Triamterene Hydrochlorothiazide Recall
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Questions & Answers
Side Effects & Adverse Reactions
Abnormal elevation of serum potassium levels (greater than or equal to 5.5 mEq/liter) can occur with all potassium-conserving diuretic combinations, including triamterene and hydrochlorothiazide. Hyperkalemia is more likely to occur in patients with renal impairment, diabetes (even without evidence of renal impairment), or elderly or severely ill patients. Since uncorrected hyperkalemia may be fatal, serum potassium levels must be monitored at frequent intervals especially in patients first receiving triamterene and hydrochlorothiazide, when dosages are changed or with any illness that may influence renal function.
If hyperkalemia is suspected, (warning signs include paresthesias, muscular weakness, fatigue, flaccid paralysis of the extremities, bradycardia and shock) an electrocardiogram (ECG) should be obtained. However, it is important to monitor serum potassium levels because mild hyperkalemia may not be associated with ECG changes.
If hyperkalemia is present, triamterene and hydrochlorothiazide should be discontinued immediately and a thiazide alone should be substituted. If the serum potassium exceeds 6.5 mEq/liter, more vigorous therapy is required. The clinical situation dictates the procedures to be employed. These include the intravenous administration of calcium chloride solution, sodium bicarbonate solution, and/or the oral or parenteral administration of glucose with a rapid-acting insulin preparation. Cationic exchange resins such as sodium polystyrene sulfonate may be orally or rectally administered. Persistent hyperkalemia may require dialysis.
The development of hyperkalemia associated with potassium-sparing diuretics is accentuated in the presence of renal impairment (see CONTRAINDICATIONS). Patients with mild renal functional impairment should not receive this drug without frequent and continuing monitoring of serum electrolytes. Cumulative drug effects may be observed in patients with impaired renal function. The renal clearances of hydrochlorothiazide and the pharmacologically active metabolite of triamterene, the sulfate ester of hydroxytriamterene, have been shown to be reduced and the plasma levels increased following triamterene and hydrochlorothiazide administration to elderly patients and patients with impaired renal function.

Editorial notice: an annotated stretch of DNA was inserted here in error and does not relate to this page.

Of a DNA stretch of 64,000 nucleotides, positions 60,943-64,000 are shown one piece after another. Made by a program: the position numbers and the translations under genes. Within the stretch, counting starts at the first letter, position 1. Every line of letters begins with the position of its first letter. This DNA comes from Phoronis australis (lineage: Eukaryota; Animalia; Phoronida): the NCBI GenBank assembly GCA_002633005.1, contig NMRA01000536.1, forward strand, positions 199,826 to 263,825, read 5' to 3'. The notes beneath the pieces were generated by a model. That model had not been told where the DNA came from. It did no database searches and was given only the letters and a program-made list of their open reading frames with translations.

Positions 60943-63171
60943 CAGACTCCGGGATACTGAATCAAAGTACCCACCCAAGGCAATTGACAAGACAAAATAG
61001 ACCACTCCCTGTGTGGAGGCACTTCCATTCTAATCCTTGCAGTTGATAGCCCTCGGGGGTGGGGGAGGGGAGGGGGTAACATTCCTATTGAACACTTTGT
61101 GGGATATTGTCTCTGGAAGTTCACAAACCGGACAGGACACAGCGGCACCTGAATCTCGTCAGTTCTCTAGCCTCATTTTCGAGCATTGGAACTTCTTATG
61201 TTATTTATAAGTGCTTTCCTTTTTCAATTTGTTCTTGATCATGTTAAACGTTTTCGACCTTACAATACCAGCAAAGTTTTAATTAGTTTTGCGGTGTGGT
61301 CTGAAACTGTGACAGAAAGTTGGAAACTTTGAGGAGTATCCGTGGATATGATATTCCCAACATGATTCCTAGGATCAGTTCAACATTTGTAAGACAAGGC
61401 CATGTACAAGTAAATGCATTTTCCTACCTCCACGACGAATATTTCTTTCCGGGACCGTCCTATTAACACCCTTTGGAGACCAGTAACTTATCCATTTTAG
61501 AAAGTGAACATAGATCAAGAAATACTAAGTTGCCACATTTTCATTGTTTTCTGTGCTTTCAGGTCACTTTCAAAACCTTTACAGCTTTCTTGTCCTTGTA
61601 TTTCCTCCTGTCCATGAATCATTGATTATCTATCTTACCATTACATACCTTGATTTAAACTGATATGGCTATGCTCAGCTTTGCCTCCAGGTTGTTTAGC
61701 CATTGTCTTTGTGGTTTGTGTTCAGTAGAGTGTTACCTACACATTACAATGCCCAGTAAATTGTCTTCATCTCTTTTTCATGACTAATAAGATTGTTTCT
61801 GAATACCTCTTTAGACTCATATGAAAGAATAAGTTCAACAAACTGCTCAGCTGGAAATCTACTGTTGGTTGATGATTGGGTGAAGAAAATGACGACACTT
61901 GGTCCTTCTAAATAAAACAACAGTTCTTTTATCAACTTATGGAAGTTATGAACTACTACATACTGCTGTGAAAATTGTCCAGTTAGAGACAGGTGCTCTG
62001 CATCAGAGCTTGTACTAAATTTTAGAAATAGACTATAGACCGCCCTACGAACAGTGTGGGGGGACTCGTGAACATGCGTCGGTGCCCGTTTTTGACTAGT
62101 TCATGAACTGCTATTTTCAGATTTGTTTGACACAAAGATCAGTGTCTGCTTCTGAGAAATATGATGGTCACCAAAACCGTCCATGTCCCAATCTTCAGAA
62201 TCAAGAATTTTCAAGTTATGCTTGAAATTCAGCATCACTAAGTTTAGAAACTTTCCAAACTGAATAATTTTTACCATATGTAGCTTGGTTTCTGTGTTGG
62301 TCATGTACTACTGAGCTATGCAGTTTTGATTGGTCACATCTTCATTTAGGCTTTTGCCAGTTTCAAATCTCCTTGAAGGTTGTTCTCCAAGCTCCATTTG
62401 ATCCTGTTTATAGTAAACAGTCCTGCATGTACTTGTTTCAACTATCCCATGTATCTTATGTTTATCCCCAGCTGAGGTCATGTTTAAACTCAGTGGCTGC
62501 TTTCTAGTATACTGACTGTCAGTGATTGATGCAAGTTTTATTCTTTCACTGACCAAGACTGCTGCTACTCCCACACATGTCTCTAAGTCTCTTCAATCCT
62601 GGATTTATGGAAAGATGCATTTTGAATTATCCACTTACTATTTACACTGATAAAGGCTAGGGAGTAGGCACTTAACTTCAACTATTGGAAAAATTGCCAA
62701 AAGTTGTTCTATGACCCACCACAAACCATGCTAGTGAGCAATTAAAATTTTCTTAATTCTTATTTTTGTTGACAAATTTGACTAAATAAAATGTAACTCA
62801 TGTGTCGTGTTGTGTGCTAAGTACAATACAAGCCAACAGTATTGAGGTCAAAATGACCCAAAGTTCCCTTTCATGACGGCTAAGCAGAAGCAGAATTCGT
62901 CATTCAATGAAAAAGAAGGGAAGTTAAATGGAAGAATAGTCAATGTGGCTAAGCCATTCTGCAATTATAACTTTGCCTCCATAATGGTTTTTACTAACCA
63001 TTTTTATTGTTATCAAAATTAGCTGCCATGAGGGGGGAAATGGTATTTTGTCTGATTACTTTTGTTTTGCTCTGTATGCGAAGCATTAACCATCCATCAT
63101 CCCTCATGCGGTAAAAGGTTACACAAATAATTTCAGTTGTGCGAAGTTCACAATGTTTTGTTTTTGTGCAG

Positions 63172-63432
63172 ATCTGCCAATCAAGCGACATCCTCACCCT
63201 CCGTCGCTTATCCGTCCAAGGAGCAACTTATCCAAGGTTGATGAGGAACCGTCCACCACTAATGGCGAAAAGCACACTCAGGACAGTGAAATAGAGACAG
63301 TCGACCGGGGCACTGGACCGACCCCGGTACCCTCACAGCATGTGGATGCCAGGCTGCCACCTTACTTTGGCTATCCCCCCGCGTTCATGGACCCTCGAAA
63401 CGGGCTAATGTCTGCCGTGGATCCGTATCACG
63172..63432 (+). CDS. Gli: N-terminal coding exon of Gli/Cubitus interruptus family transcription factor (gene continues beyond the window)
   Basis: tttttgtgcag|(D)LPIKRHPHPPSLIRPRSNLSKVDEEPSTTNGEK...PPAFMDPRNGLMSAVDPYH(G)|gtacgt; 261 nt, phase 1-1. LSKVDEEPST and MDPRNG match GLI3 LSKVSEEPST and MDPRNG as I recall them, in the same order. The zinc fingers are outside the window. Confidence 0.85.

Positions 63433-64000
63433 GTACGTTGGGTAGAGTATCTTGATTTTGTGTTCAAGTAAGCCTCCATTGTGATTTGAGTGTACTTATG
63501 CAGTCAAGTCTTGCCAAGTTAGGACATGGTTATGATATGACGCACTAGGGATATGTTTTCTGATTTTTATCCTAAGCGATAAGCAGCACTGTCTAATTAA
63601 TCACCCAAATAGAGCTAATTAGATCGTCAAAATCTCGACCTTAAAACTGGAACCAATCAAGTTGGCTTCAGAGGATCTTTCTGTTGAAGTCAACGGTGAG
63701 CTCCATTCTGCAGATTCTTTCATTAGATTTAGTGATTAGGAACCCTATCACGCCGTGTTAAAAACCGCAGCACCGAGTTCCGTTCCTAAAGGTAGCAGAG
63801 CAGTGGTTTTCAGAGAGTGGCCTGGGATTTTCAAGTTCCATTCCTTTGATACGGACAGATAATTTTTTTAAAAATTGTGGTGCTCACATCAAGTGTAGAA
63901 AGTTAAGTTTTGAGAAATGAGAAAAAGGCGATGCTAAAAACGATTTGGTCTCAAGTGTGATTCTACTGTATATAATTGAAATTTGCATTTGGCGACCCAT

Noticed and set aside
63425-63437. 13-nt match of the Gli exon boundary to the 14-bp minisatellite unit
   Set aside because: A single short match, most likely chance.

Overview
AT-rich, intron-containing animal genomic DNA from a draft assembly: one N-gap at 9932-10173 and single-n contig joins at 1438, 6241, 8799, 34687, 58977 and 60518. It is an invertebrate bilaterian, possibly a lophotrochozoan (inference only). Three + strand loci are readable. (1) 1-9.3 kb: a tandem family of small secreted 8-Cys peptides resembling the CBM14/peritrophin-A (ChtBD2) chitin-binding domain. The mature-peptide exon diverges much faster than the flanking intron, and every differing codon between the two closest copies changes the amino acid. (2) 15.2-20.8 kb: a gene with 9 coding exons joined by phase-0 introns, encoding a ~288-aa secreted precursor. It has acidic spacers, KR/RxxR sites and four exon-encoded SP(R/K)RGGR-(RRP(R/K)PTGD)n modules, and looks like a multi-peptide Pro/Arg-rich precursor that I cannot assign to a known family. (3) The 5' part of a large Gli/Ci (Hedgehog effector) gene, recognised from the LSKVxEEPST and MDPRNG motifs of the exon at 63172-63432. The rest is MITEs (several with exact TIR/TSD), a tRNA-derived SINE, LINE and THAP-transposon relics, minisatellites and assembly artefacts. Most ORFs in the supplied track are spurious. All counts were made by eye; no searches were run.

Hyperkalemia has been reported in diabetic patients with the use of potassium-conserving agents even in the absence of apparent renal impairment. Accordingly, triamterene and hydrochlorothiazide should be avoided in diabetic patients. If it is employed, serum electrolytes must be frequently monitored.
Because of the potassium-sparing properties of angiotensin-converting enzyme (ACE) inhibitors, triamterene and hydrochlorothiazide should be used cautiously, if at all, with these agents (see PRECAUTIONS: Drug Interactions).
Potassium-conserving therapy should also be avoided in severely ill patients in whom respiratory or metabolic acidosis may occur. Acidosis may be associated with rapid elevations in serum potassium levels. If triamterene and hydrochlorothiazide is employed, frequent evaluations of acid/base balance and serum electrolytes are necessary.
Hydrochlorothiazide, a sulfonamide, can cause an idiosyncratic reaction, resulting in acute transient myopia and acute angle-closure glaucoma. Symptoms include acute onset of decreased visual acuity or ocular pain and typically occur within hours to weeks of drug initiation. Untreated acute angle-closure glaucoma can lead to permanent vision loss. The primary treatment is to discontinue hydrochlorothiazide as rapidly as possible. Prompt medical or surgical treatments may need to be considered if the intraocular pressure remains uncontrolled. Risk factors for developing acute angle-closure glaucoma may include a history of sulfonamide or penicillin allergy.
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FDA Safety Alerts